As a presenter you can also influence the audience’s perception of objective data. The case (by Garr Reynolds) I have outlined in my post “the duck and the rabbit” shows how a table may be (mis)used as an alternative to a bar chart to display hard numbers in a less dramatic or emotional way.

And, finally, sometimes you may assume that a theory or statement is true, until somebody proves you it’s not. Take the anecdote of the 17th-century Dutch painting “View of Scheveningen Sands,” created by Hendrick van Anthonissen.

whale_painting

Until recently, the whole world assumed that the people on the painting were actually staring at a deserted seascape… until the restoration of the artwork revealed a beached whale on the beach!

Living by numbers

In a business or technology talk, the audience is too often confronted with slideuments that misuse PowerPoint to present large tables with huge amounts of numerical or statistical data.

Numbers are indeed a powerful tool –sometimes even an essential one– to support your story and prove your statements. But, are you really sure that the folks in the room will understand and remember all the data you present? Numbers don’t resonate with people until they are placed into the right context and displayed in an appropriate format.

Here are a few tips for embedding small data and big data into your presentations:

  • Present only the essential. Select a few compelling facts or crispy figures that support your message. Don’t lose your time –and the audience’s– by reading the numbers out loud. Distribute the bulk data and the nitty-gritty details as a handout (there is a misunderstanding that the hard or soft copies you give away after your presentation always need to contain exactly the same information as the slides you projected on the screen.)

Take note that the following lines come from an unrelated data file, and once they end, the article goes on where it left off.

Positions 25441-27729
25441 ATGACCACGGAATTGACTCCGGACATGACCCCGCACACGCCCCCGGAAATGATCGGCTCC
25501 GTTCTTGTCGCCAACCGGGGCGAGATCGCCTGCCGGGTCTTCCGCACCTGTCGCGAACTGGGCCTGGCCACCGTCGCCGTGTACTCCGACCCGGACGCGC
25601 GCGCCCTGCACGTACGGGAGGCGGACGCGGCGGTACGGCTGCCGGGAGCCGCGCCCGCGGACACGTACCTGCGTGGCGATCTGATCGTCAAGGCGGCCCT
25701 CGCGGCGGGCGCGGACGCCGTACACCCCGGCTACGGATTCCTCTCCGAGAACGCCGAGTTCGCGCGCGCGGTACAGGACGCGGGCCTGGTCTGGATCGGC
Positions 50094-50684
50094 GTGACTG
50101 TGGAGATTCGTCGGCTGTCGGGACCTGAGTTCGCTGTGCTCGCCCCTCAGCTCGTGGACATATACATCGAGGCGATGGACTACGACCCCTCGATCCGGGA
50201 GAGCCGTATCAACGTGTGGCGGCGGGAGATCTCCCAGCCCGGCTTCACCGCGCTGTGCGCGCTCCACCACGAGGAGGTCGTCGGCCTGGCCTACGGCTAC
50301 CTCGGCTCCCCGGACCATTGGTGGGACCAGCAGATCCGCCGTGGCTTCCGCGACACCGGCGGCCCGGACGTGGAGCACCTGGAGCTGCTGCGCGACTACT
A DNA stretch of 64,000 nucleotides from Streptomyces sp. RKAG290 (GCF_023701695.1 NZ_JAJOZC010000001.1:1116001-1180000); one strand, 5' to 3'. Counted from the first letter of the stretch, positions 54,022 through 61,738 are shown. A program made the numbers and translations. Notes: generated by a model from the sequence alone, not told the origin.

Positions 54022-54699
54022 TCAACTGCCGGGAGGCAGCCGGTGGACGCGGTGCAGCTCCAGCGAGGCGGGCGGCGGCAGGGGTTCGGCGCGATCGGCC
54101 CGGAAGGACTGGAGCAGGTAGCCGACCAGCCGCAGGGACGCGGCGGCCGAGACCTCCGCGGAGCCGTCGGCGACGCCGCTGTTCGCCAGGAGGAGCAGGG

• Use images and charts instead of digits. The human brain interprets every digit as a picture, so complex tables and calculations literally overload your brain. A good visual representation or an infographic is lighter to digest and will better stick with the public.
    There are zillions of alternatives to bar charts and pies to depict numerical data. If you need inspiration, have a look at this periodic table of visualization methods published by visual-literacy.org. And when you want to add animated charts to your PowerPoints, you might learn to handle data like Hans Rosling.

  • Illustrate your figures with metaphors. (Visual) metaphors help you to capture the audience’s attention and to convey complex concepts. They also let your listeners better grasp the order of magnitude and the importance of the (sometimes transcendental) numbers you may be showing them.

A final word of caution: get your numbers right! People won’t appreciate that you provide them with false facts. Also make sure you know the details behind the numbers and that you can explain or motivate the data you present.

More guidelines and best practices for writing stories about numbers and bringing statistics to life for non-statisticians can be found in the Making Data Meaningful series, published by the United Nations Economic Commission for Europe (UNECE).